WASHINGTON — President Biden, under pressure to aggressively address the global coronavirus vaccine shortage, will announce as early as Thursday that his administration will buy 500 million doses of the Pfizer-BioNTech vaccine and donate them among about 100 countries over the next year, according to people familiar with the plan.
The White House reached the deal just in time for Mr. Biden’s eight-day European trip, which is his first opportunity to reassert the United States as a world leader and restore relations that were badly frayed by President Donald J. Trump.
“We have to end Covid-19, not just at home, which we’re doing, but everywhere,” Mr. Biden told American troops after landing at R.A.F. Mildenhall in Suffolk, England. “There’s no wall high enough to keep us safe from this pandemic or the next biological threat we face, and there will be others. It requires coordinated multilateral action.”
People familiar with the Pfizer deal said the United States would pay for the doses at a “not for profit” price. The first 200 million doses will be distributed by the end of this year, followed by 300 million by next June, they said. The doses will be distributed through Covax, the international vaccine-sharing initiative.
Mr. Biden is in Europe for a week to attend the NATO and Group of 7 summits and to meet with President Vladimir V. Putin of Russia in Geneva. He is likely to use the trip to call on other nations to step up vaccine distribution.
In a statement on Wednesday, Jeffrey D. Zients, the White House official in charge of devising a global vaccination strategy, said Mr. Biden would “rally the world’s democracies around solving this crisis globally, with America leading the way to create the arsenal of vaccines that will be critical in our global fight against Covid-19.”
The White House is trying to spotlight its success in fighting the pandemic — particularly its vaccination campaign — and use that success as a diplomatic tool, especially as China and Russia seek to do the same. Mr. Biden has been insistent that, unlike China and Russia, which have been sharing their vaccines with dozens of countries, the United States will not seek to extract promises from countries receiving American-made vaccines.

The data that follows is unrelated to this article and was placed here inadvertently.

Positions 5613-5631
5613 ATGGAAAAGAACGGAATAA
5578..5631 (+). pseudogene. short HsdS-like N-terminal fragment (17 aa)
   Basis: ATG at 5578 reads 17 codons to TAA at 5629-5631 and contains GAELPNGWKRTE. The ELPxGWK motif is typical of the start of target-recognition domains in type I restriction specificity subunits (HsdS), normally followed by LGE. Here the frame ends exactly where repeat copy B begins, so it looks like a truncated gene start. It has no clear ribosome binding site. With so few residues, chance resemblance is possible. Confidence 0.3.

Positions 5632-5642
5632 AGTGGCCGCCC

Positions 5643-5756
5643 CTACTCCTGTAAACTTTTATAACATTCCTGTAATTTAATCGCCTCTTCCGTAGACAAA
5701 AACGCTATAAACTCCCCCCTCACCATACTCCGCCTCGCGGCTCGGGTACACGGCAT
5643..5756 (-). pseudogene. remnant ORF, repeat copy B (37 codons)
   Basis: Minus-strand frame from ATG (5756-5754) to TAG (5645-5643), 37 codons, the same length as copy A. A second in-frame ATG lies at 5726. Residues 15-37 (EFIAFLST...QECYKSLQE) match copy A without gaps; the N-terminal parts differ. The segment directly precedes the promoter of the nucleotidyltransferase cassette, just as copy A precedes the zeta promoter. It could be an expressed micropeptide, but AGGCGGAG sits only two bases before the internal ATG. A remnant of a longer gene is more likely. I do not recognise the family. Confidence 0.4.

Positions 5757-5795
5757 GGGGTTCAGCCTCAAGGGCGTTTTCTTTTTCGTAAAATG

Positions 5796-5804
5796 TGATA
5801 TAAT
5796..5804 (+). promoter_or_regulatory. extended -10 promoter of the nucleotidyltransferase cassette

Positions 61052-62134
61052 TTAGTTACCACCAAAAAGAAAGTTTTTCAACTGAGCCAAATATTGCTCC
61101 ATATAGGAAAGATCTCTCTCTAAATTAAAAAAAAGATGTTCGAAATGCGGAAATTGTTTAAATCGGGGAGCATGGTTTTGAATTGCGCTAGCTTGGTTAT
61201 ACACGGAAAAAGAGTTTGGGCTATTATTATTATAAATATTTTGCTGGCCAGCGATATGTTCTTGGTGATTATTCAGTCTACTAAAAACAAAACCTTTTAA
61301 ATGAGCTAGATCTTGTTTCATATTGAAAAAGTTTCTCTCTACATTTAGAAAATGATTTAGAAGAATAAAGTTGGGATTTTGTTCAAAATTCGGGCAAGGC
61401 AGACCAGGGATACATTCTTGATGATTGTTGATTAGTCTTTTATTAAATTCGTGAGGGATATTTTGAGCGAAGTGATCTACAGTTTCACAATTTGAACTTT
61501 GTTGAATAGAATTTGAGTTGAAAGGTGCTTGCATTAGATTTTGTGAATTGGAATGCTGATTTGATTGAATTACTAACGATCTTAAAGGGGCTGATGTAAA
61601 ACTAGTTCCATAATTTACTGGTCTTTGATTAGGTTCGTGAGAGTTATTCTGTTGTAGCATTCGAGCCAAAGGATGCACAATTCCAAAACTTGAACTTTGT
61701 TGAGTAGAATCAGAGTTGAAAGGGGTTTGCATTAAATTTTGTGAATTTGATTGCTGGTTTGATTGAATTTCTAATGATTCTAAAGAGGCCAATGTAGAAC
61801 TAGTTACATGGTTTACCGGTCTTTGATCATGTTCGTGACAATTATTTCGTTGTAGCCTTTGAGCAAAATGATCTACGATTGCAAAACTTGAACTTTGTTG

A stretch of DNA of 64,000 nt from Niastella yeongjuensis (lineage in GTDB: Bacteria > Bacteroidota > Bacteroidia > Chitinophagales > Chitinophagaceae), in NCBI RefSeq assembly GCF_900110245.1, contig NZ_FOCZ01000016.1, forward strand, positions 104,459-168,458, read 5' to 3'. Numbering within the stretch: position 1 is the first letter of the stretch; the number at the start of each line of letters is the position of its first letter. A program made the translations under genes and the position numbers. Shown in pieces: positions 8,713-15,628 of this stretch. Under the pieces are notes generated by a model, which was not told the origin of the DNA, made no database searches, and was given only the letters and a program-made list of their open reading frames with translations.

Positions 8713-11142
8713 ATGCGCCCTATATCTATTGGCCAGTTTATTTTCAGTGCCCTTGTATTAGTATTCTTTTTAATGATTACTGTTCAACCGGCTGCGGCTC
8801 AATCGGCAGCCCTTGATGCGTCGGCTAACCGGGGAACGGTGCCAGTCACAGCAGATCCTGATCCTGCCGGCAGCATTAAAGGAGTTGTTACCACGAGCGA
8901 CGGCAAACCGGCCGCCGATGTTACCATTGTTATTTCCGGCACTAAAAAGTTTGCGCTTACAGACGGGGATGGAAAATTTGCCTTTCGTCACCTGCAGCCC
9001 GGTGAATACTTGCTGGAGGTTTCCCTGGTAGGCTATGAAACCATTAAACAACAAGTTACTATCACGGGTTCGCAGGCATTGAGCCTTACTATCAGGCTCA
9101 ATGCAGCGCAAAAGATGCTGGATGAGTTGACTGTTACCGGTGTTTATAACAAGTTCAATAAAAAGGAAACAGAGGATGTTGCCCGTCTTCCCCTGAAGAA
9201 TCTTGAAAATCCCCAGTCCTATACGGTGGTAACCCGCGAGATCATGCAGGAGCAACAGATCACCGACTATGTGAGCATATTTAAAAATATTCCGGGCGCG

The 500 million doses still fall far short of the 11 billion the World Health Organization estimates are needed to vaccinate the world, but significantly exceed what the United States has committed to share so far. Other nations have been pleading with the United States to give up some of its abundant vaccine supplies. Less than 1 percent of people are fully vaccinated in a number of African countries, compared with 42 percent in the United States and the United Kingdom.
Advocates for global health welcomed the news, but reiterated their stance that it is not enough for the United States to simply give vaccine away. They say the Biden administration must create the conditions for other countries to manufacture vaccines on their own, including transferring technology to make the doses.
“The world needs urgent new manufacturing to produce billions more doses within a year, not just commitments to buy the planned inadequate supply,” Peter Maybarduk, the director of Public Citizen’s Access to Medicines program, said in a statement. He added, “We have yet to see a plan from the U.S. government or the G7 of the needed ambition or urgency to make billions more doses and end the pandemic.”
The deal with Pfizer has the potential to open the door to similar agreements with other vaccine manufacturers, including Moderna, whose vaccine was developed with American tax dollars — unlike Pfizer’s. In addition, the Biden administration has brokered a deal in which Merck will help produce Johnson & Johnson’s vaccine, and those doses might be available for overseas use.
The United States has already contracted to buy 300 million doses of the Pfizer-BioNTech vaccine, which requires two shots, for distribution in the United States; the 500 million doses are in addition to that, according to people familiar with the deal.